Wednesday, 20 March 2013


Picture: Visit Scotland
A slightly tongue-in-cheek argument is sometimes made that the best car safety feature would be a spike in the steering wheel pointed at the driver's chest.  Whereas air bags and side-impact bars give people confidence to drive more dangerously, a spike in the steering wheel would make people act safely and cautiously.  The underlying theory is that we have an internal 'risk thermostat'; we act more recklessly when safety improves, and more cautiously when perceived risk is greater, always tending to take the same level of risk. 
Today it is somewhat safer to transport art (but perceived safety improvement is probably running well ahead of actual safety improvement).  Curators have therefore responded to their risk thermostat and now try to send as much art as possible as far as possible and as often as possible. The lovely Burrell Collection in Glasgow might be the next victim.  Burrell made his fortune in shipping, and understood the risks inherent in transport when he stipulated that works from his bequest must not be loaned.  The barbarians in charge are seeking to overturn his reasonable requirement so that they can prostitute his collection around the world on a tour devoid of any artistic or scholarly purpose.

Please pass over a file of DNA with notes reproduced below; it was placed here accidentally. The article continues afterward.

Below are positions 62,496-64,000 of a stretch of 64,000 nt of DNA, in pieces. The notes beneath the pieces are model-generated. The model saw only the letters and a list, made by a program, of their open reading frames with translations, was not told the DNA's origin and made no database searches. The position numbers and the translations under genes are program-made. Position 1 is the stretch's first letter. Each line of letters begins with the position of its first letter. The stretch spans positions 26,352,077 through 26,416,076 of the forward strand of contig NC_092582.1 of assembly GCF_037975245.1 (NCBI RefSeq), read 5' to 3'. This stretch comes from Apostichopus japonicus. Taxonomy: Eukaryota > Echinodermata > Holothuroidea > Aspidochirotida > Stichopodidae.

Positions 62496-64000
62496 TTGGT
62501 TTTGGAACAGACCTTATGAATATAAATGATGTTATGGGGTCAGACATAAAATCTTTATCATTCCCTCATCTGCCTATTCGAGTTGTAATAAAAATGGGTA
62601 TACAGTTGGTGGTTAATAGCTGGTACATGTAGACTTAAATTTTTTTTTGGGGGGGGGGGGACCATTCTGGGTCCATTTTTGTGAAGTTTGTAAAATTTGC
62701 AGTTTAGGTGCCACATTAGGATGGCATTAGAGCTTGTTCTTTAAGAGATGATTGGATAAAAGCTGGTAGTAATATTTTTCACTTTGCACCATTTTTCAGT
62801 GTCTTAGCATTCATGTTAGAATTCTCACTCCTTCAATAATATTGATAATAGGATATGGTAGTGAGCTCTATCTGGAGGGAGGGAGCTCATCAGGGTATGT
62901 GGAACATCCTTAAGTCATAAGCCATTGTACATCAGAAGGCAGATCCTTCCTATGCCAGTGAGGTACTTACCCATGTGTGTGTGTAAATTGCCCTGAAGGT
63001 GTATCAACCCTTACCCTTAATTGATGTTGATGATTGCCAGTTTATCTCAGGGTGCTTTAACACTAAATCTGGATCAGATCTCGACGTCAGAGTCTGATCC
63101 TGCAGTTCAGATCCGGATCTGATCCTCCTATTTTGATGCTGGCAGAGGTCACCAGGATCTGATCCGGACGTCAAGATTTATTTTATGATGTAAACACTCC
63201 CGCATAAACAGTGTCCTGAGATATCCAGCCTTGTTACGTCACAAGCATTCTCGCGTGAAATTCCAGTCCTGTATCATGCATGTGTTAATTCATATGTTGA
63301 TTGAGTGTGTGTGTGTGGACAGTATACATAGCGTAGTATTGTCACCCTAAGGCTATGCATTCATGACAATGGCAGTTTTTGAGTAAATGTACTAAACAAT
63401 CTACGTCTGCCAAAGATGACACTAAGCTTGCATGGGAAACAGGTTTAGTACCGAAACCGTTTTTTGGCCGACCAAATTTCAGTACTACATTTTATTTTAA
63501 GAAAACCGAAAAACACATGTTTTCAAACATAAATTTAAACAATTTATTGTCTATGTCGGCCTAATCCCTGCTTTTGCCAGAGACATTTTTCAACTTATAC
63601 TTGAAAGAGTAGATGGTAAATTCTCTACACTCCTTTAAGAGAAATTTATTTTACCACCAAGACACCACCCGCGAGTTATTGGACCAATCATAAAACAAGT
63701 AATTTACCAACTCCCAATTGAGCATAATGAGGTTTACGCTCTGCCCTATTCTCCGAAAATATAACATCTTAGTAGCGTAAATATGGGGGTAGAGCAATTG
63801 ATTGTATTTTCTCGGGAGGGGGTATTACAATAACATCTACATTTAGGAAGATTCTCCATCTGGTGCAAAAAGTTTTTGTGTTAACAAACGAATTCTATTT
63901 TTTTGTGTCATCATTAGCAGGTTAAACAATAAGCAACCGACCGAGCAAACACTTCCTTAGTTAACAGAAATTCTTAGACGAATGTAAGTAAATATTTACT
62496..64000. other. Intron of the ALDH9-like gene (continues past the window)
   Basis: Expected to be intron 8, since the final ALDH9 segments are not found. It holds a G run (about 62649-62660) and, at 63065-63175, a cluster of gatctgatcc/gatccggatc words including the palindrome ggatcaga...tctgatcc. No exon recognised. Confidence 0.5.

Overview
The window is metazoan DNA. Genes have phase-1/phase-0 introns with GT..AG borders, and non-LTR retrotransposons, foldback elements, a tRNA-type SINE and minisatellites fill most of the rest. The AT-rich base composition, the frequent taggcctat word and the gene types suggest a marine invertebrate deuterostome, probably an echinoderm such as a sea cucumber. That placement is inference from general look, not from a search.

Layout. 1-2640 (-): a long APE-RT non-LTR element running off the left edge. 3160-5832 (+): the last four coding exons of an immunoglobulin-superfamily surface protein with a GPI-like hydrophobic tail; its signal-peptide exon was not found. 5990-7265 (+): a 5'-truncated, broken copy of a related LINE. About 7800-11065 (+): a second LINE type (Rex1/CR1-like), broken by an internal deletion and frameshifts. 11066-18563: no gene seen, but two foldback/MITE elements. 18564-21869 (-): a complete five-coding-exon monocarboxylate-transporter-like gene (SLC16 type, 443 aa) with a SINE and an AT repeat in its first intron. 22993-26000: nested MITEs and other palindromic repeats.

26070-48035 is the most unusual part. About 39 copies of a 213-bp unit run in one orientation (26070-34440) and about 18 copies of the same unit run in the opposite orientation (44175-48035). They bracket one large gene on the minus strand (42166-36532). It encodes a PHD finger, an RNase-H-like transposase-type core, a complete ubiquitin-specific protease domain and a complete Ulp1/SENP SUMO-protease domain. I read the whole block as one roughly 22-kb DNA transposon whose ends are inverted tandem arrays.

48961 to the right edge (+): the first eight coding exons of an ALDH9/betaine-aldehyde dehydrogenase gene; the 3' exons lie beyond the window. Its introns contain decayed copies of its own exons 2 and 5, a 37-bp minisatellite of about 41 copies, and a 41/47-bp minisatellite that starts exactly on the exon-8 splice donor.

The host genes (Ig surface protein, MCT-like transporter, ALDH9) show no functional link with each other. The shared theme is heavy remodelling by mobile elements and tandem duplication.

The council says that a tour will 'reaffirm the collection's status', whatever that means.  Maybe they think that  status arises not from the quality of the collection, but from how often and how far you ship it around the world.  More to the point is that they see it as an easy way to raise cash.  It is an easy way to raise cash, but it's a reckless and irresponsible way to raise cash.    

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